Washington Snapshot - October 7, 2016

Congress IconNews from the Hill

Bill to Delay Overtime Regulations Passes the House

Last week, we reported that the Regulatory Relief for Small Businesses, Schools, and Nonprofits Act (HR. 6094) was introduced to delay the Department of Labor (DOL) overtime rules from taking effect until June 1, 2017. Late last week, that bill passed the House—moving to the Senate for consideration.

Even if this bill moves through the Senate to the President’s desk for signature, the Obama Administration has made it clear that it would be met with a veto.

Bill Introduced to Remove Restrictions on Nonprofits Political Speech

Late last week, Representatives Steve Scalise (R-LA) and Jody Hice (R-GA) introduced the Free Speech Fairness Act (H.R. 6195).

This bill would alter the long standing prohibition on political intervention by churches and other nonprofits under the Johnson Amendment of 1954. Specifically, Section 501(c)(3) of the Internal Revenue Code says that charitable organizations, including foundations, may “not participate in, or intervene in (including the publishing or distributing of statements), any political campaign on behalf of (or in opposition to) any candidate for public office.”

The bill as proposed would have several implications on the nonprofit sector:

  1. It would amend the Code to allow for speech that is made “in the ordinary course of the organization’s regular and customary activities.”  This would essentially allow organizations to make statements that are political in nature, or express a view about a particular candidate or policy.
  2. It would apply to all 501(c)(3) organizations, not just churches.
  3. Organizations would be allowed to incur a “de minimis” (or, insubstantial) expense for speech that would occur in the “ordinary course” of business, but the prohibition on making financial contributions to campaigns for candidates or parties would stand.

Executive & Regulatory News IconExecutive & Regulatory News

Tax Exempt & Government Entities Division Releases 2017 Work Plan

Last Friday, the Tax Exempt & Government Entities Division of the IRS released its work plan for fiscal year 2017. Within the Exempt Organizations (EO) Division, there will be 5 strategic issue areas of focus:

  • Exemption: Issues include non-exempt purpose activity and private inurement;
  • Protection of Assets: Issues include self-dealing, excess benefit transactions, and loans to disqualified persons;
  • Tax Gap: Issues include employment tax and Unrelated Business Income Tax liability;
  • International: Issues include oversight on funds spent outside the U.S., including funds spent on potential terrorist activities, exempt organizations operating as foreign conduits, and Report of Foreign Bank and Financial Accounts (FBAR) requirements; and
  • Emerging Issues: Issues include non-exempt charitable trusts and IRC 501(r). 

Additionally, the EO Division will undertake several long-term projects in the upcoming fiscal year, including: improve the process for EO determinations, and leveraging feedback to improve the Form 990, 990-EZ, and 990-PF.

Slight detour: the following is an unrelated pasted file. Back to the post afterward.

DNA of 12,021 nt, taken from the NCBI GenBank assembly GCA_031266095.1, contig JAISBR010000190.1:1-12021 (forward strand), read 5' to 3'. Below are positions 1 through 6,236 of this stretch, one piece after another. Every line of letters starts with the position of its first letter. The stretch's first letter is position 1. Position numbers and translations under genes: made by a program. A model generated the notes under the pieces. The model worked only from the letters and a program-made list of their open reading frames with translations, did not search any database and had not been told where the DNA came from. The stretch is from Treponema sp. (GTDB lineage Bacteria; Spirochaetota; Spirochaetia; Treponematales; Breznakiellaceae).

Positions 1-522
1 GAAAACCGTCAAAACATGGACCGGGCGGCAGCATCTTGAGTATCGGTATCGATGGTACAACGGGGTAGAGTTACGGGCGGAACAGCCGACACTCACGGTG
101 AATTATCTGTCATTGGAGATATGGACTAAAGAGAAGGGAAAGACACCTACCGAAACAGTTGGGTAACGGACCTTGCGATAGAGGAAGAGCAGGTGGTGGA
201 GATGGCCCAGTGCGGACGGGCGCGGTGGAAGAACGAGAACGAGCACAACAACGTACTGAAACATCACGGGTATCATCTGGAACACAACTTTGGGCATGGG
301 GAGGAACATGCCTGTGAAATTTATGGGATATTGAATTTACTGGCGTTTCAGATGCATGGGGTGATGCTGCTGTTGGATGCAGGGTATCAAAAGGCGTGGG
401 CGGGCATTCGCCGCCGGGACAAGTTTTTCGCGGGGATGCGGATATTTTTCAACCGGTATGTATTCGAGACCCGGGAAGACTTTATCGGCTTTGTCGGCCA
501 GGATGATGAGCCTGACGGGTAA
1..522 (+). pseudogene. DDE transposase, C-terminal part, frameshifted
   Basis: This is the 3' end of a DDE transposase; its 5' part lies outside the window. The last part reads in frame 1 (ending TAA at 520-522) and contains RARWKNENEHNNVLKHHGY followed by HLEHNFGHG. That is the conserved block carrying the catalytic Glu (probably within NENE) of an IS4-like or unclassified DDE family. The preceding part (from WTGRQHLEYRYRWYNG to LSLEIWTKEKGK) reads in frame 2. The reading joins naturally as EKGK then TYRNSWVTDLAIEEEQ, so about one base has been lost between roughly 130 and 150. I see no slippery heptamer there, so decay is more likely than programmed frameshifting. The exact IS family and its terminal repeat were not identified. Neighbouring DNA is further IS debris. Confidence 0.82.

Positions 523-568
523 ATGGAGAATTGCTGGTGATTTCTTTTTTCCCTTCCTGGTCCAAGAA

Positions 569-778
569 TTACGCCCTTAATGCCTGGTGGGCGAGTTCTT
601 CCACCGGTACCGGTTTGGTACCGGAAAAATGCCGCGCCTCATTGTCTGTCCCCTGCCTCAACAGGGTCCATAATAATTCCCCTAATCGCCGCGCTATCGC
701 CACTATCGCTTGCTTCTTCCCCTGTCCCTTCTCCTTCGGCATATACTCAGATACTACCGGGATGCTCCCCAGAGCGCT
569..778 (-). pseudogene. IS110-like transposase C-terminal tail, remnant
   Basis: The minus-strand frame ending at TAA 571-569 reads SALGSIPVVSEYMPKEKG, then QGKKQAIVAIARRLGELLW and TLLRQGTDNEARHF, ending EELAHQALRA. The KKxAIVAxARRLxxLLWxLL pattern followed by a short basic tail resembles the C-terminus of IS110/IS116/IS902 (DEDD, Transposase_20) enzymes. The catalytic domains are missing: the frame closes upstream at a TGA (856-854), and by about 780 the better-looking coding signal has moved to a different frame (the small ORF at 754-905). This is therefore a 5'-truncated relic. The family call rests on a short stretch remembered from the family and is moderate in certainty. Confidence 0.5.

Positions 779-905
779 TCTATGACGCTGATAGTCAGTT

State Policy IconHappening in the States

Exclusive from our colleagues at the National Council of Nonprofits.

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New Jersey Bill Seeks to Protect Property Tax Exemptions from Third-Party Challenges

Foundation and nonprofit property owners in New Jersey would gain significant protection from third-party challenges to their property tax exemption under bills pending in both the State Assembly and Senate.

The legislation addresses a vulnerability that surfaced last year, in a case involving Princeton University that is proceeding to trial this month. In a procedural ruling in that case, a New Jersey Tax Court judge held that residents have legal standing to challenge the determination by the local government that the university is tax exempt. The judge also ruled that the nonprofit university bears the burden of re-proving its eligibility for tax-exemption, even when the municipality has been satisfied and the challenge is brought by third parties.

According to Linda Czipo of Center for Non-Profits in New Jersey, the “ruling leaves thousands of non-profit property owners of all sizes … vulnerable to arbitrary legal challenges by residents that would be extremely costly and time-consuming to defend, diverting scarce resources away from essential programs and services.” In testimony before an Assembly committee last week, she testified that the current law in the state puts at risk of third-party challenges not just large institutions, but “supportive housing organizations, homeless shelters, schools for people with developmental disabilities, shelters for victims of domestic violence, drug treatment centers, mental health facilities, or countless others that could be considered unpopular or controversial.”

The legislation prohibits a taxpayer from appealing an assessment or exemption that is granted to another taxpayer. The bill also prevents third-party challenges of financial agreements between tax-exempt organizations and local governments, such as negotiated fee arrangements or payments in lieu of taxes (PILOTs). The Assembly committee approved the legislation after Czipo’s testimony. The New Jersey Legislature remains in session year round, so further action on the bill is possible later this fall.